FROM October 1st, 2020
During my childhood in the 1960's, I remember singing our Independence Anthem confidently in the affirmation that though our tribes and tongues may differ, we stand in brotherhood, proud to serve our sovereign motherland. Our flag is a symbol that truth and justice should reign, and our collective dream of being able to hand on to our children, a banner without stain, as we prayed to the Lord of all creation to grant our request to help us build a nation where no man would be oppressed, and so with peace and unity, Nigeria would be blessed. Nigeria is 60 today, and we have much to celebrate: our indomitable spirit, our endurance, fortitude and resilience - and our hard earned unity. We have an unquenching optimism for progress, and I know that my motherland has come a long way from Independence Day on 1st October 1960 and the vision of our founding fathers till today. Reflecting on our nascent years I can declare that Nigeria was indeed blessed, albeit simply, with abundant natural resources to grow a healthy population and prosperous future for all. At the same time, agitation for equitable management of our abundant natural resources, and the resulting humanitarian crisis directed our first experiences of multilateralism. International donor agencies arrived to assist the suffering and displaced victims of our civil war, as the nation strove to heal its wounds. The multilateral agencies remain with us today, implementing key services towards the sustainable development goals, working alongside national and frontline organisations. In those early formative years, lacking encounters with the basic day-to-day development challenges that shape creative public policy, our youthful nation paid little intentional and deliberate attention to the status of women and girls. We were so busy building our national unity, which at times was imperiled, that it didn’t occur to us to be intentional in our support for young women and girls to rise, even though culturally we have always revered and respected matriarchs and motherhood. This dichotomy has contributed to shaping some of the most dire realities of not meeting the needs of our women and girls that we as a nation face and experience today, where despite 50% of the electorate being women, the male gender occupies a disproportionate amount of cross-sectoral leadership positions.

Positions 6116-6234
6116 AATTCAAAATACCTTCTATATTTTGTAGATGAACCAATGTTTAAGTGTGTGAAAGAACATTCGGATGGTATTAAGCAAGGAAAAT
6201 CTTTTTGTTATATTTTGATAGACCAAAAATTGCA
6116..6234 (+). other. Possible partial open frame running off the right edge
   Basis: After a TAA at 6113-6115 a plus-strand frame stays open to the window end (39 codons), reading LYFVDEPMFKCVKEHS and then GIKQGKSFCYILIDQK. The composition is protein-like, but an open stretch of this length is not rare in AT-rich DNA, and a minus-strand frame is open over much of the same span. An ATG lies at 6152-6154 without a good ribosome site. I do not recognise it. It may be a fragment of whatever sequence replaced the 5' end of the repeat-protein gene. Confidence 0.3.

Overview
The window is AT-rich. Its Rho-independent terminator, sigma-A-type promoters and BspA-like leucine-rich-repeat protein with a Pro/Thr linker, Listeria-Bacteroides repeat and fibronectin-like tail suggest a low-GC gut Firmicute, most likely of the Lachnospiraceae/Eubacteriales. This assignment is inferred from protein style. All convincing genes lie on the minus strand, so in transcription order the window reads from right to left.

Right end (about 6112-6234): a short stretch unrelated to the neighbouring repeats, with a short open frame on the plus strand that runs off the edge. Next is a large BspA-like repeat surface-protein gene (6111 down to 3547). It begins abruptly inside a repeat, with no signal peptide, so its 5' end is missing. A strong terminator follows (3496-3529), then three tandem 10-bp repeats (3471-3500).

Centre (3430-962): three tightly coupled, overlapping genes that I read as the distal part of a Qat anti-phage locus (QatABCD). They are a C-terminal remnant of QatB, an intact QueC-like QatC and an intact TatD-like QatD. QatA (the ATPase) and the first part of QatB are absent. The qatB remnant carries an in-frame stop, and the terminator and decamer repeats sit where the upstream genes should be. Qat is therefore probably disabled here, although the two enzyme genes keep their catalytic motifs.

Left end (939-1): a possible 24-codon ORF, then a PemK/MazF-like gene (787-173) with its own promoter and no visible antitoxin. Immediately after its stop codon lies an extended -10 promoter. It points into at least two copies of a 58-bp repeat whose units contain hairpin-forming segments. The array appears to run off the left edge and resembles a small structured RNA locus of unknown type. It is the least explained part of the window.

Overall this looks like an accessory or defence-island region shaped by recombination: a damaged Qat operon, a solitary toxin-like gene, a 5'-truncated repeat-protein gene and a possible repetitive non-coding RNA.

The problems we face as a nation are a manifestation of the way in which we built our country, but today, at 60, and surely matured, we have an opportunity to catalyse an inclusive and cohesive course correction. We are centred on reiterating the national call to arise and serve our fatherland with love, strength and faith. We must reiterate that the labour of our heroes’ past shall never be in vain, and to serve our peoples with heart and might: one nation bound in freedom, peace and unity - to reach every last mile.
Right now, Nigeria’s Covid-19 deaths are comparatively low, and our nation’s endurance is high and strong; to me, possibly the product of a fortuitous resilience shaped by our long epidemiological history. However it is clear that the race to combat, contain and control Covid-19 is a marathon and not a sprint. According to The Economist’s Covid Collective Report, states like Nigeria are at risk of being “disproportionately affected because they have the least resources and infrastructure to grapple with the pandemic’s dire health and economic repercussions.” While richer countries are able to do more testing and prepare economic safeguards and recovery, Nigeria has recorded fewer tests per thousand people and has fewer resources to plan recovery. Examples of collaboration among scientists, however, show that models for better cooperation are possible, and indeed a timely focus on home-grown research and development from Nigeria may yet have much to teach the world. Stronger frameworks and mechanisms for international cooperation are required to mitigate the adverse effects on lives and livelihoods globally, and in fragile settings in particular. The fact that 172 countries globally are engaged in discussions to participate in COVAX – a Covid-19 vaccine global access facility – demonstrates just how powerful global cooperation can be in finding collective solutions to collective problems. On our 60th celebration of independence, we reaffirm our patriotic call to direct our noble cause: that our leaders are guided right, our youth are helped to know the truth, grow in love and honesty, living just and true, attain great and lofty heights, to build a nation where peace and justice shall reign, a pledge to the progress of our nation. But we cannot deny that Covid-19 has laid bare fissures in the multilateral system with far-reaching implications. From climate change to economic recessions, geopolitical tensions to AI disruption, truly global challenges are only going to become more frequent in our increasingly-interdependent world. Every country is only as strong as the weakest link in the chain thus we know that the gaps in domestic and international safety nets are not just a threat to the world’s vulnerable populations but also to the functioning of the global economy and society as a whole. As we celebrate the transformative power of patriotism, we must remember that no nation thrives entirely alone, and should work towards reviving multilateralism’s promise to ‘leave no one behind’ with particular focus on the effect of the pandemic on our most vulnerable women and girls. With the pandemic upending the world’s structural norms, Nigeria has an opportunity to come out of this dark time with a new energy based on the evidence of what works—and what does not work— to achieve our goals sustainably and for all. To meet the challenges of the 21st century, each and every one of us as individuals, along with our national governments, multilateral actors and humanitarian leaders must heed Covid-19’s wake-up call and unite to give multilateralism the “teeth” it needs to reform, replenish and strengthen national and global resilience both now and when the next crisis emerges, to ensure that our beloved nation Nigeria, and our people will survive, transform and thrive.